by Ana Villalobos

“I just don’t feel quite right in the world without at least one child next to me…I should be more confident and not need a child almost as a crutch.” For Gina Haley and dozens of other women I interviewed for my forthcoming book, Motherload: Making it Better in Insecure Times, the world feels scary, and motherhood makes it seem less scary. This makes sense for financially struggling single mothers for whom the mothering role is sometimes the only place to turn for a sense of security and self worth. But Gina is neither poor nor single.

The greater a society’s economic and relational volatility, the further the haves of that society have to fall, and the less we can assume “security” based on current circumstances, such as social class or marital status. We must increasingly include fears in our insecurity calculus. To manage that insecurity, many well-off and married mothers, just like poor single mothers, draw upon their children. They may favor a child’s hug over a partner’s as comfort when receiving bad news on the job market. Or they may keep children close not simply because mothers feel increasingly alone in protecting their children, but also to feel protected themselves.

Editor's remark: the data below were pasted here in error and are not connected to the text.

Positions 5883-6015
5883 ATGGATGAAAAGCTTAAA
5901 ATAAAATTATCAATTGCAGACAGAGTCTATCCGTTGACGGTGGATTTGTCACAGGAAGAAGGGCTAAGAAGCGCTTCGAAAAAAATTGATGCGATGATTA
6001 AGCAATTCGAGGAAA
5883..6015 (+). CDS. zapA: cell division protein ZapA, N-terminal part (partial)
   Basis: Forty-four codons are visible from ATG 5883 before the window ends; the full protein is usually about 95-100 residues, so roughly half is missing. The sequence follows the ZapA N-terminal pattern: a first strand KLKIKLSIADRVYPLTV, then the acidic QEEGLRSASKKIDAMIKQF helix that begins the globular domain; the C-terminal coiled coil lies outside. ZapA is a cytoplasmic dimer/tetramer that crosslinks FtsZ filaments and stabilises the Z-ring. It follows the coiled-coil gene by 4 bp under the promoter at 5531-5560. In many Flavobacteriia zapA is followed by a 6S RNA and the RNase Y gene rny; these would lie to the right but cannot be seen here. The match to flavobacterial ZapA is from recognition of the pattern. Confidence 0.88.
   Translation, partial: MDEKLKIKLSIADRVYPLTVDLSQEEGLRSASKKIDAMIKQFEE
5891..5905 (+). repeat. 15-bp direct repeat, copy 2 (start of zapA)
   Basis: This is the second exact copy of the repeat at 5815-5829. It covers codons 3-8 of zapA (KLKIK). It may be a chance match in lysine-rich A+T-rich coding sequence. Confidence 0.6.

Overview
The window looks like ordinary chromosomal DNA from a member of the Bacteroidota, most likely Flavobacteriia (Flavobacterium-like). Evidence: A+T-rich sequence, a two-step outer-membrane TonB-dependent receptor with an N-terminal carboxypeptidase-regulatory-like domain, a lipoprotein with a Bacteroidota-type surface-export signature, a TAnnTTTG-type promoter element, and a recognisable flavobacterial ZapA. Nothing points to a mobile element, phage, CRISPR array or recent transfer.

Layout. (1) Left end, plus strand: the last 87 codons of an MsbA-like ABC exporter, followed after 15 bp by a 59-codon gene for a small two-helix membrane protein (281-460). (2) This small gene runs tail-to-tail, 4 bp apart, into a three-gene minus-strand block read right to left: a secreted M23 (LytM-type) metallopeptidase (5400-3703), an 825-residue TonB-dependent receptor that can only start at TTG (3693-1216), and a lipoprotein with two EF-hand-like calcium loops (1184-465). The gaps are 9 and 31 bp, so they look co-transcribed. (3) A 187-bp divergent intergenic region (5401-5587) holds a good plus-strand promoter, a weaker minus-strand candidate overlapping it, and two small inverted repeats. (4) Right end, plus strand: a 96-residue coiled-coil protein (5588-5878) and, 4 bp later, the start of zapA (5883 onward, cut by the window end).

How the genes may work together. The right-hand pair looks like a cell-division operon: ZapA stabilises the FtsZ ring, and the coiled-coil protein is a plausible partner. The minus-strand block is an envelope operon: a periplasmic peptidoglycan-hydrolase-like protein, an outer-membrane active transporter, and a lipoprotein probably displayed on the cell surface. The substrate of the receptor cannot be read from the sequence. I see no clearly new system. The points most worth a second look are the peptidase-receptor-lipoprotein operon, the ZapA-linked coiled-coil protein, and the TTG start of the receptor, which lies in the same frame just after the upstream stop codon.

As various forms of security evaporate in today’s world, our society lays more and more on mothers to make it all better for kids and mothers increasingly need those kids to make it all better for themselves. You can’t get fired from motherhood. Your child can’t divorce you. And that can sometimes make motherhood feel like the one guarantee left in an increasingly contingent, volatile, and economically unforgiving world.

Ana Villalobos is author of Motherload: Making It All Better in Insecure Times and Assistant Professor of Sociology at Brandeis University.